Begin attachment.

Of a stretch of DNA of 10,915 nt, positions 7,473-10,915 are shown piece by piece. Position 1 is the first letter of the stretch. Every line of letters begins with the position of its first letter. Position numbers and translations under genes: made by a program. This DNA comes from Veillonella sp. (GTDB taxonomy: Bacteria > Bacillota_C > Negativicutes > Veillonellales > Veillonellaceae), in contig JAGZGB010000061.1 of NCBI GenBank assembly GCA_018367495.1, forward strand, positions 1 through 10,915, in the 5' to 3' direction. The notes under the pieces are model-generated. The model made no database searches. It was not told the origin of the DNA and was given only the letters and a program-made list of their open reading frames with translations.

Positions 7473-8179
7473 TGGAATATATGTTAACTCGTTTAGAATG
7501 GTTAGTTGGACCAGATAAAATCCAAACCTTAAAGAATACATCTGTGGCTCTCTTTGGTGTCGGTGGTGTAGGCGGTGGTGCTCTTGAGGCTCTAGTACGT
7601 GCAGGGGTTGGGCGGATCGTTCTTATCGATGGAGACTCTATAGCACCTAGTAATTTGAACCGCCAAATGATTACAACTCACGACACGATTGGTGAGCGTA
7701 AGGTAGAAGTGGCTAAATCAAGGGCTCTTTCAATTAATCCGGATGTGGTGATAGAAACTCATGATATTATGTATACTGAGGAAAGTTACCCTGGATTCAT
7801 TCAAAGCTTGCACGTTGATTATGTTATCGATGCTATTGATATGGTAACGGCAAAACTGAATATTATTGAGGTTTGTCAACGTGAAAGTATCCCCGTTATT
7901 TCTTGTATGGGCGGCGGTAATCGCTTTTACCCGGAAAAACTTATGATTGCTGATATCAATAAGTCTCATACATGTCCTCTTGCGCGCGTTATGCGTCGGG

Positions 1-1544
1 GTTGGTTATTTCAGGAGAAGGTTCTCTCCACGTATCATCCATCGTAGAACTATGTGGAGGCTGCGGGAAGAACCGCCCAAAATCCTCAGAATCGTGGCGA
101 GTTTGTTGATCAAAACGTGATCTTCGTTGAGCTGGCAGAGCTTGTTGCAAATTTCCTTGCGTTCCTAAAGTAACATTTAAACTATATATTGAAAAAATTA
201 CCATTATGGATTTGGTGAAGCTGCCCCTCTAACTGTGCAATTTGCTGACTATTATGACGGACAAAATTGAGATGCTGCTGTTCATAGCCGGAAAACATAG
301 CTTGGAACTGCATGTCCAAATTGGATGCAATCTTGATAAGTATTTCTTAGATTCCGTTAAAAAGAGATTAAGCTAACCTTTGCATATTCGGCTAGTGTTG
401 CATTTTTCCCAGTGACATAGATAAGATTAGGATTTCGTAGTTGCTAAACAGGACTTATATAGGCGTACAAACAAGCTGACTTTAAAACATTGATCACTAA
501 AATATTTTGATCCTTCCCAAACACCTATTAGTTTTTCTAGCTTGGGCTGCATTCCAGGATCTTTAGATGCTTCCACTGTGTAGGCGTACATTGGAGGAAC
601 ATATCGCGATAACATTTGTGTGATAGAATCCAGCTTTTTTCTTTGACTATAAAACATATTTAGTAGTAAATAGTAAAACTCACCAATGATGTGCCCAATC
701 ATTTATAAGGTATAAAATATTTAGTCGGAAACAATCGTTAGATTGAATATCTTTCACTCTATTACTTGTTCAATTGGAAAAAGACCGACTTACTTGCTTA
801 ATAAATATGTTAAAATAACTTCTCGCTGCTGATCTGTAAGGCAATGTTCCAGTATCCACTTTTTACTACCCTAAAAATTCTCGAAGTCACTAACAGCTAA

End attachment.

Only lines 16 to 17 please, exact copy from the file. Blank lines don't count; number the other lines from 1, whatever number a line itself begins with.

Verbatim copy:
601 ATATCGCGATAACATTTGTGTGATAGAATCCAGCTTTTTTCTTTGACTATAAAACATATTTAGTAGTAAATAGTAAAACTCACCAATGATGTGCCCAATC
701 ATTTATAAGGTATAAAATATTTAGTCGGAAACAATCGTTAGATTGAATATCTTTCACTCTATTACTTGTTCAATTGGAAAAAGACCGACTTACTTGCTTA